By Brad Brooks
SAO PAULO (Reuters) – Two members of the U.S. House of Representatives Foreign Affairs Committee have asked the Trump Organization if it was aware of allegations that real estate agents and investors involved in the Trump Ocean Club in Panama had ties to money laundering and drug trafficking.
Democratic Representatives Norma Torres and Eliot Engel sent the letter, seen by Reuters, to the Trump Organization’s general counsel, Alan Garten, on Wednesday evening.
They asked what due diligence was done on investors and agents involved in the project, which earned President Donald Trump between $30 million and $50 million for lending his name to it, according to court records.
Garten wrote in an email on Thursday that he had not received the letter from Torres and Engel.
Torres and Engel largely based the questions in their letter on the findings of a Reuters investigation into the Trump Ocean Club published in November, in conjunction with U.S. broadcaster NBC News.
“Given widely reported allegations of money laundering and drug trafficking in connection with Trump Ocean Club Panama, we believe it is imperative to understand the Trump Organization’s knowledge of and role in sales at this property,” the representatives wrote.
They asked if the Trump Organization at any time became aware that “any agents or investors involved in Trump Ocean Club were involved in money laundering or illegal narcotics trafficking,” and, if so, had they reported it to U.S. or Panamanian authorities and terminated business arrangements with any suspected individuals.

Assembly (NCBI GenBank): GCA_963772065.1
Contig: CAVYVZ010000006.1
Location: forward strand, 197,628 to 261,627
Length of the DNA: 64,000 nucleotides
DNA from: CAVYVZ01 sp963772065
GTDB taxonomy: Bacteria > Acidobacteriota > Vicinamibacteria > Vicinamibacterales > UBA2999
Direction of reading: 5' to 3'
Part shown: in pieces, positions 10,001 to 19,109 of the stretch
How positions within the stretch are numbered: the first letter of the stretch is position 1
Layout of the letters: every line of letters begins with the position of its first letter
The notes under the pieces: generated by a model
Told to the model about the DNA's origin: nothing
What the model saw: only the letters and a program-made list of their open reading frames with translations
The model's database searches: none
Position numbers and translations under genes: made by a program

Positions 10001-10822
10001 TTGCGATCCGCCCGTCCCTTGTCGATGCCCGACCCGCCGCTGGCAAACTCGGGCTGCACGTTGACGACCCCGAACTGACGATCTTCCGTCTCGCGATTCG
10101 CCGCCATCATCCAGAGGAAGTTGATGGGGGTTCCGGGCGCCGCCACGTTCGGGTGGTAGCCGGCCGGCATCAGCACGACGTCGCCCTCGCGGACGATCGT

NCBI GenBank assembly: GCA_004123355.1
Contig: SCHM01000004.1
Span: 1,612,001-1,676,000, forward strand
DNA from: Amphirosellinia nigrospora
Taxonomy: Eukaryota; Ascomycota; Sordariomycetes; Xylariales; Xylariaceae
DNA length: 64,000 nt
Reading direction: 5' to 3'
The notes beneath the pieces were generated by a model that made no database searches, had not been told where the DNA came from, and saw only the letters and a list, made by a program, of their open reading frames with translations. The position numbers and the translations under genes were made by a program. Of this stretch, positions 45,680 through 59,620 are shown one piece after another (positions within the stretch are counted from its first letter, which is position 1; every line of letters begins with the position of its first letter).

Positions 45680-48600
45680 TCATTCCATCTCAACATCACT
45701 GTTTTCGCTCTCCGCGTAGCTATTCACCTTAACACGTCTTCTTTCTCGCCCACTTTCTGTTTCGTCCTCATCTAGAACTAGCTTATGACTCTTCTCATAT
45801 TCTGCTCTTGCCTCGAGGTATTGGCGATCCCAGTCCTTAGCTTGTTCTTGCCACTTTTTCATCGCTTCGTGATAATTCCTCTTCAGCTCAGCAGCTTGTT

The Reuters investigation found that a Brazilian man, Alexandre Ventura Nogueira, was responsible for between one-third and one-half of advance sales for the Trump Panama project, which was completed in 2011.
Nogueira is under investigation in Brazil for international money laundering. The inquiry started in 2013 after the Finance Ministry’s financial crimes unit noticed several transfers of more than 1 million reais ($308,500) from accounts in Panama to his accounts in Brazil.
In a November interview with Reuters, Nogueira denied any wrongdoing in Brazil.
He said that he only learned after the Trump Ocean Club project was almost complete that some of his partners and investors in the project were criminals, including some with what he described as connections to the “Russian mafia.”
Nogueira, whose whereabouts are unknown, said he had not knowingly laundered any illicit money through the Trump project, although he said he had laundered cash later in other schemes for corrupt Panamanian officials.
Garten said in November: “No one at the Trump Organization, including the Trump family, has any recollection of ever meeting or speaking with this individual.”
Torres and Engel wrote in their letter that obtaining answers from the Trump Organization on the Panama project was “essential as we carry out oversight of U.S. policy towards Latin America and the Caribbean.”
They said they wanted to ensure that Trump was “fully committed to the goal of dismantling the transnational criminal organizations that are responsible for smuggling drugs into the United States.”
“If the President, in a previous role, failed to take reasonable steps to prevent the laundering of drug money, it would be of grave concern to us,” the letter read.
(Reporting by Brad Brooks; Editing by Daniel Flynn, Peter Cooney and Jonathan Oatis)